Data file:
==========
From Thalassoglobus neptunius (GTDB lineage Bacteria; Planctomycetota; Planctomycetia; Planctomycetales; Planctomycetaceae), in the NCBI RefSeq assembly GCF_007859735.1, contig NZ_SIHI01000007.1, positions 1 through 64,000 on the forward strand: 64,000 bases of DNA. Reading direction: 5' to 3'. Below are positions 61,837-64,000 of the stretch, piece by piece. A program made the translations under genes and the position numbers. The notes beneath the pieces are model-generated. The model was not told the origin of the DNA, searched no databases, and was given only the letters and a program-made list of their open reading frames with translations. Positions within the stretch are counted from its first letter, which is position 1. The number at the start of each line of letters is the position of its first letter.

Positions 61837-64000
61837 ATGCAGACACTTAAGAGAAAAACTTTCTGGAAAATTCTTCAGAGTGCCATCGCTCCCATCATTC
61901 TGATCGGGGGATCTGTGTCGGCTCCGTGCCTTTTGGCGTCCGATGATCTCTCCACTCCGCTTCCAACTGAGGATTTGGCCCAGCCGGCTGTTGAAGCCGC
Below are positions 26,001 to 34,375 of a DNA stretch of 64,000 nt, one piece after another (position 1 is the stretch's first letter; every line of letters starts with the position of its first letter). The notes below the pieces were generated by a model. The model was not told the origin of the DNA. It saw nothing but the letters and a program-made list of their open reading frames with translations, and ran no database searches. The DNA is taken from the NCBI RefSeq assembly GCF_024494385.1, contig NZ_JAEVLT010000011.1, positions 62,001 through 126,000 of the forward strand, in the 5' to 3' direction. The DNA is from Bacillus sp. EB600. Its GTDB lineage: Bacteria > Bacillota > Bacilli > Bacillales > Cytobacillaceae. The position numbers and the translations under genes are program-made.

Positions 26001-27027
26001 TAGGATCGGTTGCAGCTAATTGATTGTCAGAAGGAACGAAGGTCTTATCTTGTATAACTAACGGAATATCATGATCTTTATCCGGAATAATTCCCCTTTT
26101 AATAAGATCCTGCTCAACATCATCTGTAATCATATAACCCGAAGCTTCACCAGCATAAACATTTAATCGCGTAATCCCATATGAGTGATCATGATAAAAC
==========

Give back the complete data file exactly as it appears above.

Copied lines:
From Thalassoglobus neptunius (GTDB lineage Bacteria; Planctomycetota; Planctomycetia; Planctomycetales; Planctomycetaceae), in the NCBI RefSeq assembly GCF_007859735.1, contig NZ_SIHI01000007.1, positions 1 through 64,000 on the forward strand: 64,000 bases of DNA. Reading direction: 5' to 3'. Below are positions 61,837-64,000 of the stretch, piece by piece. A program made the translations under genes and the position numbers. The notes beneath the pieces are model-generated. The model was not told the origin of the DNA, searched no databases, and was given only the letters and a program-made list of their open reading frames with translations. Positions within the stretch are counted from its first letter, which is position 1. The number at the start of each line of letters is the position of its first letter.

Positions 61837-64000
61837 ATGCAGACACTTAAGAGAAAAACTTTCTGGAAAATTCTTCAGAGTGCCATCGCTCCCATCATTC
61901 TGATCGGGGGATCTGTGTCGGCTCCGTGCCTTTTGGCGTCCGATGATCTCTCCACTCCGCTTCCAACTGAGGATTTGGCCCAGCCGGCTGTTGAAGCCGC
Below are positions 26,001 to 34,375 of a DNA stretch of 64,000 nt, one piece after another (position 1 is the stretch's first letter; every line of letters starts with the position of its first letter). The notes below the pieces were generated by a model. The model was not told the origin of the DNA. It saw nothing but the letters and a program-made list of their open reading frames with translations, and ran no database searches. The DNA is taken from the NCBI RefSeq assembly GCF_024494385.1, contig NZ_JAEVLT010000011.1, positions 62,001 through 126,000 of the forward strand, in the 5' to 3' direction. The DNA is from Bacillus sp. EB600. Its GTDB lineage: Bacteria > Bacillota > Bacilli > Bacillales > Cytobacillaceae. The position numbers and the translations under genes are program-made.

Positions 26001-27027
26001 TAGGATCGGTTGCAGCTAATTGATTGTCAGAAGGAACGAAGGTCTTATCTTGTATAACTAACGGAATATCATGATCTTTATCCGGAATAATTCCCCTTTT
26101 AATAAGATCCTGCTCAACATCATCTGTAATCATATAACCCGAAGCTTCACCAGCATAAACATTTAATCGCGTAATCCCATATGAGTGATCATGATAAAAC